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Mobilising Citizens: Social Movements and the Politics of Knowledge


  • Melissa Leach and Ian Scoones - 2007
  • ISBN 1 85864 627 8
  • 38 pages      
  • Printed price £12.95

IDS Working Papers - 276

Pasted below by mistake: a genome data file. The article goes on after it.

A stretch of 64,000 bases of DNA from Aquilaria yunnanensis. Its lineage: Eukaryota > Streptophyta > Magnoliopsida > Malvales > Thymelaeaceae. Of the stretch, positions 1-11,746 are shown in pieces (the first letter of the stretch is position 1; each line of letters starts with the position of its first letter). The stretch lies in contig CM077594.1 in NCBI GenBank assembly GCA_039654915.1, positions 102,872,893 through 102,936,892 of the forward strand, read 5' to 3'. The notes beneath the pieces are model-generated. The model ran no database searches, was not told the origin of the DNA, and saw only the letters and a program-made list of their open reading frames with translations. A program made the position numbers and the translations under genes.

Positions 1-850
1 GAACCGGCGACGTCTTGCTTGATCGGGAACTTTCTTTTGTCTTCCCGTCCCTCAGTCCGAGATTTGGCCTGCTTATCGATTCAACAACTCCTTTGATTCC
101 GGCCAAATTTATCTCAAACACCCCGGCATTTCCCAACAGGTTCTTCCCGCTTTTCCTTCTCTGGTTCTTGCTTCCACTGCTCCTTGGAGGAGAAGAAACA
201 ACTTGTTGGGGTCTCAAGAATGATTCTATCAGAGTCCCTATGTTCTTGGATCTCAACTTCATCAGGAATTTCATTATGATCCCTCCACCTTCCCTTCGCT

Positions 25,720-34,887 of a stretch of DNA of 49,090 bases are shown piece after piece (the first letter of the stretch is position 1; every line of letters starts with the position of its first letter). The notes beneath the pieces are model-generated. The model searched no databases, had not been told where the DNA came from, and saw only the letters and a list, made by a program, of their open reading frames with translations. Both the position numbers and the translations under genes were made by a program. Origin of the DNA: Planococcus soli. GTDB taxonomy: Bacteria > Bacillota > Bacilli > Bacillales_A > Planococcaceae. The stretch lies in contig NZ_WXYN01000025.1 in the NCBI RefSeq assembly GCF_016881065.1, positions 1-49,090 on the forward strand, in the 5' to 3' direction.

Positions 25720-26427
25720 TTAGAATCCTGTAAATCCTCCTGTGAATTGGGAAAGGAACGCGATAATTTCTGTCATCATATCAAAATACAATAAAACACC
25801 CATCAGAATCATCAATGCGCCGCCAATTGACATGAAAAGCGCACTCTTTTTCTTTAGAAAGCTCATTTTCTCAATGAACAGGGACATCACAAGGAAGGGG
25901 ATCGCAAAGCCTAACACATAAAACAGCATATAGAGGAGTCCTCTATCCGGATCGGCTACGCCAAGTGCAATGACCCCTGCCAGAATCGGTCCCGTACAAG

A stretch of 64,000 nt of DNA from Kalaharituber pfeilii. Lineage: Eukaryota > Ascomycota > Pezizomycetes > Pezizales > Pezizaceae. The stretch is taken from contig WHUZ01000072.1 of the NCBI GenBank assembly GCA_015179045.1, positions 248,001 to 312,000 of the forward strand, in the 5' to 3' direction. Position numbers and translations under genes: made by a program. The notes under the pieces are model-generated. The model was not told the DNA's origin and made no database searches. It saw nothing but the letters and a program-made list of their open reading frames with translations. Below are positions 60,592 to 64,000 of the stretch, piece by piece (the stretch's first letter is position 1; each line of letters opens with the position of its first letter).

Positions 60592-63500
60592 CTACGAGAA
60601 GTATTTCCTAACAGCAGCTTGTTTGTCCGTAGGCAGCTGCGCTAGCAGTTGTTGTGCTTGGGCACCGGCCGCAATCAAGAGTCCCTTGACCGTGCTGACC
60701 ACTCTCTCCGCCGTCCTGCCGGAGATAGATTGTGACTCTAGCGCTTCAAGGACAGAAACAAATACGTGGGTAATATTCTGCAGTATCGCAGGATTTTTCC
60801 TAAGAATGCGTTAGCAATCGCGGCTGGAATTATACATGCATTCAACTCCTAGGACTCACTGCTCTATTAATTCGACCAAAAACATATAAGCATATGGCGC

This paper reflects comparatively on a series of case studies of citizen mobilisation in both north and south, arguing that the politics of knowledge are now central. The cases focus on issues ranging from genetically-modified crops, vaccines, HIV/AIDS and occupational health, to struggles around water, housing, labour rights and the environment. In different ways, each has asked: who mobilises and who does not, how and why? How are activist networks constituted, involving what forms of identity, representation and processes of inclusion and exclusion? What forms of knowledge – including values, perceptions and experiences – frame these movements and how do citizens and ‘experts’ interact? What resources and spaces are important in mobilisation processes? The paper offers a synthesis of some of the major theoretical perspectives, lines of argument and issues emerging the case studies’ responses to these questions. In the first part, it engages social movement theory with theories of citizenship. It draws out four overlapping perspectives on processes of mobilisation which are all important to understanding the cases, and which point towards an understanding of ‘mobilising citizens’ as knowledgeable actors engaged in a dynamic, networked politics across local and global sites. In the second part, the paper explores three key emergent themes: knowledge and power; cultures, styles and practices of activism, and the increasing array and complexity of arenas in which citizens press their claims, including legal spaces and the media. We argue that if contemporary processes of mobilisation and their implications for citizenship are to be understood there is a need to expand and enrich debates about social movements from a diversity of literatures. Today’s dynamics of public controversy, debates about risk, and the forms of mobilisation and 04 protest arising requires putting the politics of knowledge centre-stage in our attempts to recast democratic theory and notions of citizenship, especially in today’s global context.